Diagnosed with diabetes at the age of 14, Ben Rue has learned to live with the chronic condition for most of his adolescence
“My mother is a nurse and always brought home little gadgets to test on her boys for fun and so she brought home a blood sugar test one day to test all of us,” recalls Rue. His blood sugar, he says, “was sky high. I thought I had won something before I realized it wasn’t a good thing.”
Ben met with his doctor and realized that the signs of diabetes had been there all along. One time he had wet the bed a little and was too embarrassed to tell anyone. He had dizzy spells and was thirsty all the time.
With the help of his mom. Ben realized that he would need to make some changes. At school, he would go into the bathroom and test his blood sugar in the stall. Growing up, Ben did not want anyone to see him because it made him feel different.
Today, Ben Rue isn’t secretive about his condition. He partners with Roche and Accu-Chek Guide for their Buck Off Diabetes campaign. Ben hopes to work with Roche to inspire those who are living with diabetes. Rue says, “Buck off Diabetes is a bold attitude and means we are taking on diabetes."
A few ways to support Buck Off Diabetes is by using social media. Make your fingers into bull horns (pointy finger and pinkie up – all other fingers down) and share a photo using the hashtag #BuckOffDiabetes. For every post, Roche Diabetes Care gives a buck to diabetes awareness. People with diabetes are also asked to use the Accu-Chek Guide Simple Pay program to save a buck and get affordable test refills.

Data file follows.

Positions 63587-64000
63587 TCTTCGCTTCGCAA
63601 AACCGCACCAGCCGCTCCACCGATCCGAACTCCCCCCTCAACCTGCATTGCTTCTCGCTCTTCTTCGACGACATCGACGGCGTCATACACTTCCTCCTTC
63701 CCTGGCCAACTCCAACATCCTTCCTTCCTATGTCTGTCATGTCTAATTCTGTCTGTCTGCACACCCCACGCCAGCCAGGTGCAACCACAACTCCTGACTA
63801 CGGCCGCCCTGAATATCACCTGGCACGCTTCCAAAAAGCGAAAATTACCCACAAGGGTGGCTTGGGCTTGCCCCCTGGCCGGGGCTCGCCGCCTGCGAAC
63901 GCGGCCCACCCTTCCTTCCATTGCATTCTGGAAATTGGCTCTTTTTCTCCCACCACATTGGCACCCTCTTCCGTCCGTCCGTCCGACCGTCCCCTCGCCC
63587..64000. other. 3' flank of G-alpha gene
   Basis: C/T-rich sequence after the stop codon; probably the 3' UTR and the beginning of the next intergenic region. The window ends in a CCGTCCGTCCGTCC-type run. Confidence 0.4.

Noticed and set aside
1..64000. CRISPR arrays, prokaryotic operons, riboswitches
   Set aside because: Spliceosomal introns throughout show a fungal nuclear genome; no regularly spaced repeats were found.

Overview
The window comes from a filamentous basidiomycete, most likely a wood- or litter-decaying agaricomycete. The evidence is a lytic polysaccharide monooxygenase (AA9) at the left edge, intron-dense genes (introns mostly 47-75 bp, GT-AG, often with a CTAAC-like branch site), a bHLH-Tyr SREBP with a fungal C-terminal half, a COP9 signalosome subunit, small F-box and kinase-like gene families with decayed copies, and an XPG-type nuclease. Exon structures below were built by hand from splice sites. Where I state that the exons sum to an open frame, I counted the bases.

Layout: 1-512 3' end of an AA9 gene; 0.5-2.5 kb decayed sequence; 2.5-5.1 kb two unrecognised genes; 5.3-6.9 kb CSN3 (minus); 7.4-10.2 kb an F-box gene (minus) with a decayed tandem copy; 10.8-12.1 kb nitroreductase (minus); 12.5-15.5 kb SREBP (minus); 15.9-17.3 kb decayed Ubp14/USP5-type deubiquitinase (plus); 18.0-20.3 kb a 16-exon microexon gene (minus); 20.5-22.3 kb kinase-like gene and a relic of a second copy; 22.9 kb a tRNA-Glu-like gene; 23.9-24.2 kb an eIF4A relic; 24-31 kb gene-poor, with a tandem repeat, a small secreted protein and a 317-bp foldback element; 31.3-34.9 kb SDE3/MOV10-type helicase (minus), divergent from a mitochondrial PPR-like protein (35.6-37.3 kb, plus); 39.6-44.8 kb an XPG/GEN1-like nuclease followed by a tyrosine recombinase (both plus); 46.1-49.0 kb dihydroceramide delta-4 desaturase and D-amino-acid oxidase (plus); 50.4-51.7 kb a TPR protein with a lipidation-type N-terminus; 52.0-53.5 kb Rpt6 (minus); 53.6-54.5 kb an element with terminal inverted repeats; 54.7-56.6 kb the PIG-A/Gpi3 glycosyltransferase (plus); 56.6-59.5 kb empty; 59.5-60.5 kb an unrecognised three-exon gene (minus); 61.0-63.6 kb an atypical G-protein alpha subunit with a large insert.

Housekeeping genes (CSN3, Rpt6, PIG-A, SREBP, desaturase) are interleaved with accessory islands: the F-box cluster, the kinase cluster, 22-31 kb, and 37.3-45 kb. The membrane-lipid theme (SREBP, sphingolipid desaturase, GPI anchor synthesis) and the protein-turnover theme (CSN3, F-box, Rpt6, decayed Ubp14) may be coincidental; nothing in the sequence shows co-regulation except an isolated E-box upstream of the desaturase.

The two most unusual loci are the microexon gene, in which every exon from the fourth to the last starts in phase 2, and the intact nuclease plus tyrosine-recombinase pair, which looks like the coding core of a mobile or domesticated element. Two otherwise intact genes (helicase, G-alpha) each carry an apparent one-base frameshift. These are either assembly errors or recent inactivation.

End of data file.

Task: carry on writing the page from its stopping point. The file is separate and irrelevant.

Ben Rue’s pledge for type 1 diabetes research
Ben Rue tells People Magazine, “I’ve seen all the ups and downs, but I’ve seen the amazing things that could come of it.” Rue admits that managing diabetes is challenging, especially when his job is singing on the road. When you have diabetes, you need to have a routine, check your blood sugar six to eight times a day and eat the same regimented diet. In Rue’s life, however, there is no routine.
As Rue travels across the country as part of the campaign and to promote his new single “Let ‘Em Loose,” Rue just wants to help people live as unrestricted as possible with diabetes.
Rue is an Oregon native and his Back to the Nights album reached the Top 12 on the iTunes Country Album charts. He has said that since he was diagnosed with diabetes 14 years ago, he’s tried to maintain a positive attitude. This attitude helps him deal with this chronic illness.
You can follow both Ben Rue and Roche through social media as they show people with diabetes that they are not alone. Life is a series of ups and downs for them, but it doesn’t need to be. The campaign asks you to save a few bucks and donate a buck.
- Turn your fingers into bull horns and post a photo on Facebook, Twitter or Instagram with #BuckOffDiabetes. Roche Diabetes Care will donate a buck to diabetes education and awareness.
- Save a few bucks by using the Accu-Chek Guide Simple Pay program. Pay the same low price with every test strip refill.
- Buck the attitude and the trend. Change your perspective on living with diabetes.
More about type 1 diabetes